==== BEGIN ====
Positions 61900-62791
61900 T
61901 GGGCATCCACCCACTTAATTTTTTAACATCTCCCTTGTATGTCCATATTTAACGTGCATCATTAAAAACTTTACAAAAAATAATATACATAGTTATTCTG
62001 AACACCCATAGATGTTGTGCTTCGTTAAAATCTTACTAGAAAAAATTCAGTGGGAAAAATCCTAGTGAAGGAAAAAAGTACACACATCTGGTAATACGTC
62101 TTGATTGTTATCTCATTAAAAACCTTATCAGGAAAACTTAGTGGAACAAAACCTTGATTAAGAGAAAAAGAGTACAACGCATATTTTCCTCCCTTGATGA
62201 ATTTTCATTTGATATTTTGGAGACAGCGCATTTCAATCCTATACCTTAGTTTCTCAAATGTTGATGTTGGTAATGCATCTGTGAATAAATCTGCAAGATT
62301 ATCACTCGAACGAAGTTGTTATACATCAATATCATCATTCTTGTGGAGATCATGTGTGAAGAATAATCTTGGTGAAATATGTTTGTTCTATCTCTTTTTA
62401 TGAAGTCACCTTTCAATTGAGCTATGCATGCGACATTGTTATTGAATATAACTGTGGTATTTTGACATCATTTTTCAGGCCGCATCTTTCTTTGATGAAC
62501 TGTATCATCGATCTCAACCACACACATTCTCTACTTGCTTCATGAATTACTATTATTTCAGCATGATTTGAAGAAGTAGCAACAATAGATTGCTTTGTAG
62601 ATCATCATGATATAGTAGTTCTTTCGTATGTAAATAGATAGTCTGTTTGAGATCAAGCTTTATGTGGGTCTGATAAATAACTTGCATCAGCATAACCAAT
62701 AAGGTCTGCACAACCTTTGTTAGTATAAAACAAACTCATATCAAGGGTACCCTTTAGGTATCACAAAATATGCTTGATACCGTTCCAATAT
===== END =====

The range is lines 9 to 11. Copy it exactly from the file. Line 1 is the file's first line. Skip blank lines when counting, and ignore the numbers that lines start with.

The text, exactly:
62501 TGTATCATCGATCTCAACCACACACATTCTCTACTTGCTTCATGAATTACTATTATTTCAGCATGATTTGAAGAAGTAGCAACAATAGATTGCTTTGTAG
62601 ATCATCATGATATAGTAGTTCTTTCGTATGTAAATAGATAGTCTGTTTGAGATCAAGCTTTATGTGGGTCTGATAAATAACTTGCATCAGCATAACCAAT
62701 AAGGTCTGCACAACCTTTGTTAGTATAAAACAAACTCATATCAAGGGTACCCTTTAGGTATCACAAAATATGCTTGATACCGTTCCAATAT